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Course Introduction

1. Nouns & Articles

2. Ser & Estar

3. Nouns & Adjectives

4. Regular Verbs

5. Ser/Estar (Past Tense)

6. Core Irregular Verbs (Present & Past)

7. Imperfect

8. Adverbs

9. Prepositions

10. Stem-changing Verbs - Part 1

11. Stem-changing Verbs - Part 2

12. Imperfect vs. Preterite

13. Syntax: Objects Overview

14. Past Participles & Present Perfect

15. Irregular and Go-verbs (Present)

16. Verbs with Irregular Yo-forms (Past)

17. Direct Object Pronouns

18. Indirect Object Pronouns, Direct & Indirect Object Pronouns Together

19. Reflexive Verbs

20. Verbs like Gustar

21. Present & Past Progressive

22. Past Perfect & Infinitive Constructions

23. Future Simple

24. Conditional

25. The Imperative

Introduction

Course Introduction

GUTS

Rylan: ¡Hola! Welcome back to GUTS, everyone. It has been a caffeine-fueled night here in the studio, but… we’ve done it!
Ceci: Yes. We got down to business. We brought all of our ideas to the table, had some heated debates…
Rylan: We laughed, we cried…
Ceci: And in the end, we did it. Overall, a pretty good night!
Rylan: Ok, Ceci, let’s tell our listeners what we’ve got in store for them.
Ceci: Why don’t we show them instead?
Rylan: Challenge accepted. Eso no es convencional, es... ¡ambicioso! Y... memorable.
Ceci: Esas palabras son muy familiares.
Rylan: Did you catch all those words? Convencional, ambicioso, memorable, familiares. All of these are cognates. I bet you know what they mean, and by the end of this introduction, you’ll be able to spell them, too.
Ceci: That’s right. Today we’re going to learn more cognates, and show you just how easy it is to spell and pronounce Spanish.
Rylan: Spoiler alert: it’s way easier than English.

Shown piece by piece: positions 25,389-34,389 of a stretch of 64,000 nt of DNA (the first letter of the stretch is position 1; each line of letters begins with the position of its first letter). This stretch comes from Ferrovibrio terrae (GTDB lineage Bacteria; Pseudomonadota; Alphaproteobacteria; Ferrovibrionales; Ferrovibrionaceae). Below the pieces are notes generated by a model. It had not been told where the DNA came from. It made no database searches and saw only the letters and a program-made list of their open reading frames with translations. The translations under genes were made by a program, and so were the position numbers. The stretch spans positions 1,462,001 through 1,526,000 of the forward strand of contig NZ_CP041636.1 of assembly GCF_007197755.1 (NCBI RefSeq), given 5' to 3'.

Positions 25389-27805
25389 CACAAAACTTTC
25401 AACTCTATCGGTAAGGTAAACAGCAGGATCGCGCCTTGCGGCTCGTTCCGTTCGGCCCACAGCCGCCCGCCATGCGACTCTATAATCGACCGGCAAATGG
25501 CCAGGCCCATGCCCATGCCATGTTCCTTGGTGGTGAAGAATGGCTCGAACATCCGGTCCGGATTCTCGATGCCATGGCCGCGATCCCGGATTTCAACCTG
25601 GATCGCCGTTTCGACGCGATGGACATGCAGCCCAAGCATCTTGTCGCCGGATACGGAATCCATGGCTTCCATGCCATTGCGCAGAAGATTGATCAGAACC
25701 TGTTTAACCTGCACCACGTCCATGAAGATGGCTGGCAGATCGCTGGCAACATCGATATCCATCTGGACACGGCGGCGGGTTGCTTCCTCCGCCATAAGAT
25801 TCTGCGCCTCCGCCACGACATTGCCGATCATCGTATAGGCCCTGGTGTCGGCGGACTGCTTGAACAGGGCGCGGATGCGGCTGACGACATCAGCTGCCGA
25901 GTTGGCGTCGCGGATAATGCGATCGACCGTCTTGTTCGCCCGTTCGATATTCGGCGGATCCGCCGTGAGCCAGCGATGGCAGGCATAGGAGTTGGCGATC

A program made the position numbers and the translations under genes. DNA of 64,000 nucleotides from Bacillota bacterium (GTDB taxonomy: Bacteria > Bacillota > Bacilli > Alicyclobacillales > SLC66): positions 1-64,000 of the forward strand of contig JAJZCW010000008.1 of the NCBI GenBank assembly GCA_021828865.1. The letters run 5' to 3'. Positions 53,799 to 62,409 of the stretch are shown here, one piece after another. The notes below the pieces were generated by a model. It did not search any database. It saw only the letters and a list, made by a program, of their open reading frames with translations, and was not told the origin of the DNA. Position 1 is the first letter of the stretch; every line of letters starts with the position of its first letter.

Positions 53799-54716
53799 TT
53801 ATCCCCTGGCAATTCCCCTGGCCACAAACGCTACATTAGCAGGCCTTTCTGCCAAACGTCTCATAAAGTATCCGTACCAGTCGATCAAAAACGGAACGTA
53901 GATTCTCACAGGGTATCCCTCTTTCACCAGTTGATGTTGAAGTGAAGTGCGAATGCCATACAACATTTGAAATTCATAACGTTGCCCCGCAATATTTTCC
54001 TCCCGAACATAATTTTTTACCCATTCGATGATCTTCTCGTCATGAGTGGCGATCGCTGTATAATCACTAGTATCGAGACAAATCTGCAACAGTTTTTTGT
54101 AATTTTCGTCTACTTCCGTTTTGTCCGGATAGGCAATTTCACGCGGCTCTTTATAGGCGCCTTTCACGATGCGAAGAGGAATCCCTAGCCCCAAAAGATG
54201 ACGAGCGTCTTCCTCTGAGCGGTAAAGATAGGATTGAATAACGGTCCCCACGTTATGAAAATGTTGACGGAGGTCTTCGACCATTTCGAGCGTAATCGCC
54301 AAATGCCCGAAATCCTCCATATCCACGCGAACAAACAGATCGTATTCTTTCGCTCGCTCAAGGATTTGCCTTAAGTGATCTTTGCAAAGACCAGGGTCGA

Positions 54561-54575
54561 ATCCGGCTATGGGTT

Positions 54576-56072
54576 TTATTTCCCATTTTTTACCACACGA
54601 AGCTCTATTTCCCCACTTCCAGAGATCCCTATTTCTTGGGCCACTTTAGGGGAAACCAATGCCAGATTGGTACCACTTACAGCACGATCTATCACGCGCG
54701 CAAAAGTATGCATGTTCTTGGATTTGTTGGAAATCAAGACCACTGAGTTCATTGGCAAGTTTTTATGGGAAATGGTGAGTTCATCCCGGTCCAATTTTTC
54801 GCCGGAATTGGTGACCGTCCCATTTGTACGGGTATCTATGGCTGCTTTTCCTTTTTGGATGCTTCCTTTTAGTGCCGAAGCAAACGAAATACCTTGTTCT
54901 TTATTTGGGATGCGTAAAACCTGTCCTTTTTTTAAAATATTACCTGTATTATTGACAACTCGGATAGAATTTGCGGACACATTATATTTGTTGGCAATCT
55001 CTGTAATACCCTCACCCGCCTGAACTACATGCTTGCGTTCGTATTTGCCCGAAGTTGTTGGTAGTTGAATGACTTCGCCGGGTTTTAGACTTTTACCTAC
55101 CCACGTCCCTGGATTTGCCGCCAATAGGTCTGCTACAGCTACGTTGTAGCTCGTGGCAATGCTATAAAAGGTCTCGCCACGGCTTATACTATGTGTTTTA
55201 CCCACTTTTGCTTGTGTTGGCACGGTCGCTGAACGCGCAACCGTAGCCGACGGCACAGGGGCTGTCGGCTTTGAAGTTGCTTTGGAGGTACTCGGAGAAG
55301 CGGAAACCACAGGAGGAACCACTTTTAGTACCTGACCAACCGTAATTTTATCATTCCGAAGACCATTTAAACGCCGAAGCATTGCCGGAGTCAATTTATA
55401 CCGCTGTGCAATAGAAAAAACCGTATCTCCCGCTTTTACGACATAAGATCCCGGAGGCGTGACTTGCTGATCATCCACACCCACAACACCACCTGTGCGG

Ceci: Ok, where should we start?
Rylan: Sounds and spelling. In Spanish, if you can say it, you can spell it, and if you can spell it, you can say it.
Ceci: Just like that?
Rylan: Just like that.
Ceci: With no exception?
Rylan: I dare you to find a single exception to this rule.
Ceci: You’re on.
Rylan: Ok, so each letter in Spanish – every vowel and every consonant – makes only one sound. Let’s take for example, the letter “a” in Spanish: It’s called “la letra a.” And it’s always pronounced “a.”
Ceci: That’s true. Every time you hear the sound “a” in Spanish, you can be 100% sure that it’s spelled “a.”
Rylan: By contrast, if you read the letter “a” in English, how do you pronounce it? Is it….
The /a/ in exact
The /a/ in father
The /a/ in about
The /a/ in table
Ceci: Sheesh. ¡Muy complicado!
Rylan: English has 5 vowels – a, e, i, o, u – but 17 different vowel sounds!
Ceci: Spanish also has 5 vowel letters, but only 5 vowel sounds. Simple as that. Each vowel has a name that also represents the sound it always makes.
La letra a = A
La letra e = E
La letra i = I
La letra o = O
La letra u = U
Rylan: Let’s say them again, Ceci! A, E, I, O, U
Ceci: Per-fec-to. Now what about the consonants?
Rylan: About half of them are just like English, and the rest only require a simple shift to learn.
Ceci: Let’s start with those simple shifts.
Rylan: In English, we have 2 different ways to pronounce C and G. We have a hard “c” sound - when c comes before a, o, and u – ca, co, cu. Similarly, we have a soft “c” sound - when it comes before e and i. With g, same story. We say “ga” “go” “gu”, and “ge” and “gi.”